Russell D. Moore Gives His Thoughts on “Boyhood”

Russell D. Moore
Russell D. Moore

The other night I was mentally exhausted from writing frenetically on two book projects, so I did a Binx Bolling and slipped off to a late-night movie. The film was “Boyhood,” directed by Richard Linklater, filmed over twelve years with the same cast. I’m glad I was in an almost empty theater, because I sat there in tears.

To be honest, I went mostly for cultural analysis, to be prepared to answer questions about it. The film is groundbreaking in approach, and deals with the issues I work with every day, family dissolution and substance abuse and so on. But this film is about more than that. It’s about, as Jesus put it, sin, righteousness, and judgment.

Let me put my culture-warrior armor on first for moment, since that’s what I was expecting to be as I sat there. The film shows honestly what can happen when marriages break apart. The child Mason, whose perspective guides the film, moves from school to school, peer group to peer group, and from one drunk, mean, abusive stepfather to another.

In the father, played by Ethan Hawke, I saw a familiar figure, the fun but irresponsible adult. In his constant political opinions, I recognized what I see everyday on social media. The people who can least keep their lives together seem often to be the most willing to be Facebook warriors, fighting it out on politics or religion.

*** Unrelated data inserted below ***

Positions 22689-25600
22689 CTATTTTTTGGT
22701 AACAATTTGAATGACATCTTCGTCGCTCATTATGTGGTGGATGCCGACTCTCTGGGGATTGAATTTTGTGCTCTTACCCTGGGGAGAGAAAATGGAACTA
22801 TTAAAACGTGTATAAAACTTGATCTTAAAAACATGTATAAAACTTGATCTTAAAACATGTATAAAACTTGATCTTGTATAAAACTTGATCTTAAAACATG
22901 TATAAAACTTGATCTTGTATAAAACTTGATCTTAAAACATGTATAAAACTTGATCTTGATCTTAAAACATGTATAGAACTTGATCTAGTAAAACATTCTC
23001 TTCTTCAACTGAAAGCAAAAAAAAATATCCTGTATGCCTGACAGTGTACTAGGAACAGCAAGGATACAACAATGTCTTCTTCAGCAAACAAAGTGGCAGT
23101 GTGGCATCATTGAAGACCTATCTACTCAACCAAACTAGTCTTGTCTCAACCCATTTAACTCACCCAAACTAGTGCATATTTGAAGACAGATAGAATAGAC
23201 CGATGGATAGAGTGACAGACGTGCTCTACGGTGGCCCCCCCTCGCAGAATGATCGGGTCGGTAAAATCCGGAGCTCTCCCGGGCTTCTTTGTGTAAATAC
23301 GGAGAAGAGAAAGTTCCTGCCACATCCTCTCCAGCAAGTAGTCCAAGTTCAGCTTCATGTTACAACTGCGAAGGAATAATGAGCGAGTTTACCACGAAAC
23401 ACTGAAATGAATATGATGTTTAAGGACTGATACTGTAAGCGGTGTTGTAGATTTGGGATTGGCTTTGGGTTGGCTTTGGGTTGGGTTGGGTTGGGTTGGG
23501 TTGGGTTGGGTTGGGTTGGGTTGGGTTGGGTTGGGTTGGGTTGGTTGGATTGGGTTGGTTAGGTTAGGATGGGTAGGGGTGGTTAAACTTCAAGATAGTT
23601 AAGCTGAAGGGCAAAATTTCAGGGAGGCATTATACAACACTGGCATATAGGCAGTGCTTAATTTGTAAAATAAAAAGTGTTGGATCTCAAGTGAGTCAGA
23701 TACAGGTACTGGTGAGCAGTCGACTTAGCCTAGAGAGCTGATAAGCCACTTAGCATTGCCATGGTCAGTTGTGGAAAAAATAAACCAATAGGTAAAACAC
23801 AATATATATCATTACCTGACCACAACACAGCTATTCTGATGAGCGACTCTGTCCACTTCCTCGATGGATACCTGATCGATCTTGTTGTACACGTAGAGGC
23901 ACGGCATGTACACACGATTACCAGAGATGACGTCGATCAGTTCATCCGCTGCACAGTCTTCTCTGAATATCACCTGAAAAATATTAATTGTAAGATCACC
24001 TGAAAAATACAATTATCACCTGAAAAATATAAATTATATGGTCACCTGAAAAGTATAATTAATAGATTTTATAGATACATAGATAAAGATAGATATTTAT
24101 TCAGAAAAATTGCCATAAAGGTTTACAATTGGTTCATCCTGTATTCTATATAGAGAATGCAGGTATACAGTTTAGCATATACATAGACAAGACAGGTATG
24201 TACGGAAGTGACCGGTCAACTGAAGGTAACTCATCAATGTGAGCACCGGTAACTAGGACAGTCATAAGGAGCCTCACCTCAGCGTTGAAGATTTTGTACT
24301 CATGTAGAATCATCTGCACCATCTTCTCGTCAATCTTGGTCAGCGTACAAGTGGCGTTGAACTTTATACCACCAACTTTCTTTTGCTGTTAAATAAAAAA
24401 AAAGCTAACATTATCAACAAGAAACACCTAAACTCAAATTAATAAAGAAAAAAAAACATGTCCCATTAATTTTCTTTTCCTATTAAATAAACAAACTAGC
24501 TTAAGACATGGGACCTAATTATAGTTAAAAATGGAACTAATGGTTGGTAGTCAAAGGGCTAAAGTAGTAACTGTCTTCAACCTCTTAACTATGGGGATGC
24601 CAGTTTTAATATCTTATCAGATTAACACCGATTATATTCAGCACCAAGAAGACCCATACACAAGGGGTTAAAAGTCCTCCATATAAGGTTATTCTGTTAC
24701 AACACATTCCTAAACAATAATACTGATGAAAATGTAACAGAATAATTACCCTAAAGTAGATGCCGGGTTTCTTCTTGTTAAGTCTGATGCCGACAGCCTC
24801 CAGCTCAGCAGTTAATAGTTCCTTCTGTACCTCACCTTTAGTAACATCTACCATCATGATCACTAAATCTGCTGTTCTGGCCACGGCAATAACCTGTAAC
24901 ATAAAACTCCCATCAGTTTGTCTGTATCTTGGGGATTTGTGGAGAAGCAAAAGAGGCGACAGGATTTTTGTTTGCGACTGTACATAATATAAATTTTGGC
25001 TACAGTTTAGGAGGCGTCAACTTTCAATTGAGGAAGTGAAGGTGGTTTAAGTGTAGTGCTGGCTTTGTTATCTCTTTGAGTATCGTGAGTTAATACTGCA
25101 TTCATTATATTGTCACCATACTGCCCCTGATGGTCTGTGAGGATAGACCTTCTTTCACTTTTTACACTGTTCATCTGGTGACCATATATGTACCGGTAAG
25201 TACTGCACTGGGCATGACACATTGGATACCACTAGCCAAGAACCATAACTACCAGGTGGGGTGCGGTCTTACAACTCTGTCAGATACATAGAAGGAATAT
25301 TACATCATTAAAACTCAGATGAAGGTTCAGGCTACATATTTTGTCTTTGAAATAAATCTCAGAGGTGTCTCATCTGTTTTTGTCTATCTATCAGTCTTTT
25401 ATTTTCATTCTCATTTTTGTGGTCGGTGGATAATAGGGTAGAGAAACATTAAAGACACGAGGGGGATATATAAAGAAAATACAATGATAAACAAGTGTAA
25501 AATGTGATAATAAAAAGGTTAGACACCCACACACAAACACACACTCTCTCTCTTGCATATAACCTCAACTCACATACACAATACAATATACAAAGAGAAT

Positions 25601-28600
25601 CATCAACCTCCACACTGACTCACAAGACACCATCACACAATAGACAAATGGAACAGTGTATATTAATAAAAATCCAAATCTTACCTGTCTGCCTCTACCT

I winced at the profanity, the violent bullying, and the awful situations this young man found himself in. But my response wasn’t what I thought it would be. It wasn’t, “See! This is why fathers are crucial,” as true as that is. Instead, I found myself breaking down in tears, because Mason in the film was, alternatively, the ages of four of my sons. I could imagine, through his eyes, them having to navigate all this trauma.

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SOURCE: Moore to the Point
Russell D. Moore is president of the Ethics and Religious Liberty Commission of the Southern Baptist Convention, the moral and public policy agency of the nation’s largest Protestant denomination.

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